Carbolic scent, any new news?

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nsmar4211

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Did a search and didn't see anything....

Is there a scent that smells like the carbolic soap? I can get "carbolic" soap at a local health food store, strongly suspecting its just scented and not the real thing. No way are they going to share their scent so I'm asking here. I just like the smell :)
 

not_ally

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I like the smell, too, I suspect your pine tar might come close. I'm not exactly sure what carbolic soap is w/r/t fragrance, have you checked?
 

galaxyMLP

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I read an old soap makers book that referred to carbolic soap a few month ago. I did some research on it.

What makes it smell is the carbolic acid in it or "phenol". Thats the stuff in cough numbing sprays. Its ok in very small amounts however, you don't want to be around large amounts of phenol. Its not good for you.

I personally wouldnt purchase carbolic soap or try to make any as phenol can be dangerous.

That health food store might actually use phenol in their soap. I don't think its illegal to use phenol but, I'm honestly not sure...

Phenol has a very distinct smell and is easy to identify. There really arent any other scents that match it.

If you DO want to try it though, I can post the recipe from that book.
 

nsmar4211

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Yes please post :). None of my books have that one!

I'll have to see if I can get an ingredient list the next time I"m at the store...the display is a wooden rack and the bars are just loose on it...so no information goes home :(.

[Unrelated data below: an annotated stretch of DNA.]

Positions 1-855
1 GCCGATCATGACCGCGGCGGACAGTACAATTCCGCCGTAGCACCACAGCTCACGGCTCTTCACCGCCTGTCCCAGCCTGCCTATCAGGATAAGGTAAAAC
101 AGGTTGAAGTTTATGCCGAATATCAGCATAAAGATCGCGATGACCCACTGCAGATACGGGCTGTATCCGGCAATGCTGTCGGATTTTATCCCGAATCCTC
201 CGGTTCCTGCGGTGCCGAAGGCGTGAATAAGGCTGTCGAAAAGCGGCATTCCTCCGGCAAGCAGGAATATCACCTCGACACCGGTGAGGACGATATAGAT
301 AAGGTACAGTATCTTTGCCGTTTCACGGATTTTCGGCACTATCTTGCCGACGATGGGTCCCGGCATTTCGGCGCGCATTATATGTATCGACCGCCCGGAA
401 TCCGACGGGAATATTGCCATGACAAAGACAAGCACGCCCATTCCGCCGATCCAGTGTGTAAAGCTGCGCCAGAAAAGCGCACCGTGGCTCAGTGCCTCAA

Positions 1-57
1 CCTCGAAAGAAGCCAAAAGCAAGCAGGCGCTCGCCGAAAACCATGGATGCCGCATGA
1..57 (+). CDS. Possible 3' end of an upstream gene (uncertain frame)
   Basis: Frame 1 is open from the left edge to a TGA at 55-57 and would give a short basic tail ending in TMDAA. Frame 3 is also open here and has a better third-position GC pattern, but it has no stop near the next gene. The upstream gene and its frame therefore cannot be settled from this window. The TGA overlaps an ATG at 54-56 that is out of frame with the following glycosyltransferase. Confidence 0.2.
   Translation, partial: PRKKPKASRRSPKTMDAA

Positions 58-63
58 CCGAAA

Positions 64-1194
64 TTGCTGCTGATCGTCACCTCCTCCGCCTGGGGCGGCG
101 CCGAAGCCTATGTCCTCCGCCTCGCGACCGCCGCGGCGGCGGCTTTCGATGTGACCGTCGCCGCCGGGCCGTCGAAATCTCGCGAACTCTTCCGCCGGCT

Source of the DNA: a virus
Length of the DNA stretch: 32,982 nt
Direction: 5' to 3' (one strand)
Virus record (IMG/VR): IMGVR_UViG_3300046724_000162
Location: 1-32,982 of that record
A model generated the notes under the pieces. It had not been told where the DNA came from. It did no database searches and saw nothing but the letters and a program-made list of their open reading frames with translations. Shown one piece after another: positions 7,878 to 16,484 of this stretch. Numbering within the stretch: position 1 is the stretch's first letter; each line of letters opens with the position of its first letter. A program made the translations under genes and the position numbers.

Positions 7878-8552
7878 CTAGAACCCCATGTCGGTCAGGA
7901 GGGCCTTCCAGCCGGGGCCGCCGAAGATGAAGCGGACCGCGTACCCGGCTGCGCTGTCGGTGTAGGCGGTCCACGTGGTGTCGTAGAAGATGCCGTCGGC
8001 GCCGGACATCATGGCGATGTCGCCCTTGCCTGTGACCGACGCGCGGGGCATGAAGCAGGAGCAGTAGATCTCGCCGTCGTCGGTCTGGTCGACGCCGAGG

galaxyMLP

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Well, the book I have gives everything in VOLUME and not weight. It was first published in 1979.

It's called the art of soap making. It's been my favorite soap book so far because it talks in depth all about soap making back in the day. Even gives a history on how it started up in Europe/US. It also has many recipes of medicinal soaps I've never even heard of. The biggest problem with the book is that everything is in volume. But, to a well educated soap maker (like us on this forum), its not a big deal.

I would get the approximate ratios based on the of phenol to soap batter. You can use density conversions then to get the amount in weight of phenol.

I hope this helps. It would be an interesting experiment.

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Susie

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If you don't mind me asking, what book is that?
 

galaxyMLP

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If you don't mind me asking, what book is that?
Not at all, I posted the title in the post above but sorry, its not very clear. Its called "Art of Soap Making" by Merilyn Mohr